Since joining the staff of FTCWatch in February 2013, Claude R. Marx has written about a range of subjects such as the implications of certain mergers on consumers, the regulation of advertising and attempts by Congress to overhaul the patent system.
As a reporter for the Credit Union Times, Claude covered the government’s rescue of some of the financially troubled wholesale credit unions, which had the potential to bring down the entire credit union system.
Prior to that, he was a political reporter for the Associated Press and wrote about economic policy and politics for Investor’s Business Daily.
Selected as one of four journalists for an American Political Science Association Congressional Fellowship, Claude spent a year learning about Capitol Hill while working as a House and Senate staff member.
Claude came to Washington after being a general assignment and political reporter for The Arkansas Democrat in Little Rock. There he covered the career of then-Governor Bill Clinton. He was on a team of reporters that won an Associated Press Managing Editors award for its coverage of Clinton’s last gubernatorial campaign.
He was also a reporter for the Montgomery (Alabama) Advertiser and the Nashua (NH) Telegraph. Claude is currently writing a biography of William Howard Taft, whose administration prosecuted more antitrust cases in four years than Theodore Roosevelt’s Justice Department did in seven years.
Claude earned his BA from Washington University in St. Louis and did graduate work at Georgetown University.
Neil Averitt writes a column of analysis and commentary in each issue of FTCWatch.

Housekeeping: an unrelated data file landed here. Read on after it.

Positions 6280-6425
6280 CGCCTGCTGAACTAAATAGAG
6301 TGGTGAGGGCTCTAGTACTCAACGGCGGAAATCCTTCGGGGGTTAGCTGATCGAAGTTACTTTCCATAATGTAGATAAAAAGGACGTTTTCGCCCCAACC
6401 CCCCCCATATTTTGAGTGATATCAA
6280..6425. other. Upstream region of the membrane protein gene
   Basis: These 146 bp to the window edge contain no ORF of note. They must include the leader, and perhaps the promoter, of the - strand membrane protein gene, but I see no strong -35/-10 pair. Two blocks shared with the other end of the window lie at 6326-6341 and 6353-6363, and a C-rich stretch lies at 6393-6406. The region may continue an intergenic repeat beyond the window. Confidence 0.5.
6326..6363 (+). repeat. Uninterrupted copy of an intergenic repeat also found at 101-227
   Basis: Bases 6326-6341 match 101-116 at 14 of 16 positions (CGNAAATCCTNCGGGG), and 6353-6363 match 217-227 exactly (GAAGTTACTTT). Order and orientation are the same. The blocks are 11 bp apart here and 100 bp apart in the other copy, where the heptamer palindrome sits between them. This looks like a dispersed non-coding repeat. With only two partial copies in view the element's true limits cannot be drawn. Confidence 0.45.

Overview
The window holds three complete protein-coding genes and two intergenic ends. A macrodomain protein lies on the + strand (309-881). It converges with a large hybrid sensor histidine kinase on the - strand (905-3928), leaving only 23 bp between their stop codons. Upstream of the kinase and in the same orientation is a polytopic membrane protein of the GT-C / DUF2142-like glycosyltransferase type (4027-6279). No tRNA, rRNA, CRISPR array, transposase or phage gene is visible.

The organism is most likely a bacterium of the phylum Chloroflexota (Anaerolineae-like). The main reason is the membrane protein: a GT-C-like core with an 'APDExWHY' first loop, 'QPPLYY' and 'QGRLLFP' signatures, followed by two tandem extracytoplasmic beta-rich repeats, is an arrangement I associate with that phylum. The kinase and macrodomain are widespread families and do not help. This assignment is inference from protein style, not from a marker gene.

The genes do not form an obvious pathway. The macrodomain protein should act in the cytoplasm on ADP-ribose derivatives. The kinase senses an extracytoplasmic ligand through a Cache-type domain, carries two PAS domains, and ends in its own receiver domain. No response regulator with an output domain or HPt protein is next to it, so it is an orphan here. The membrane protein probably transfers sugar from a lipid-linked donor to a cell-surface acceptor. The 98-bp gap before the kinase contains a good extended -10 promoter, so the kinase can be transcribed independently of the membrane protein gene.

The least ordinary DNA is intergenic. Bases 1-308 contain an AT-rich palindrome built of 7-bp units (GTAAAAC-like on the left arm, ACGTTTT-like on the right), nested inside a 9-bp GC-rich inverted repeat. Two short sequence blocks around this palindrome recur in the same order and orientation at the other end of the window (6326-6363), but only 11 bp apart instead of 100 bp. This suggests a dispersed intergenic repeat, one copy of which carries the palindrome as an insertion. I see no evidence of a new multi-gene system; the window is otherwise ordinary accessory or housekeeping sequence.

Neil spent thirty-seven years at the Federal Trade Commission, during which he worked as attorney advisor to one of the commissioners, assistant to the chairman and acting head of the antitrust planning staff on two occasions for a year each.
Neil was instrumental in bringing about several important changes in trade regulation law. He brought new clarity to the "unfairness" language in the FTC Act, drafting the Commission's formal policy statement on consumer unfairness, and writing proposed language for a parallel statement on competition unfairness. He helped move merger analysis away from a simple focus on price effects, writing many articles on the importance of nonprice competition, which helped to introduce the phrase "consumer choice" into the vocabulary.
He developed the previously-neglected law on "active supervision" in state action matters, culminating in the Supreme Court decision in North Carolina Board of Dental Examiners, which held that the decisions of professional regulatory boards must be reviewed by disinterested parties elsewhere in the state government in order to have antitrust immunity.
Neil has degrees from Harvard College (B.A.), the London School of Economics (M.Sc.), and Harvard Law School (J.D.), where he was Note Editor on the Law Review.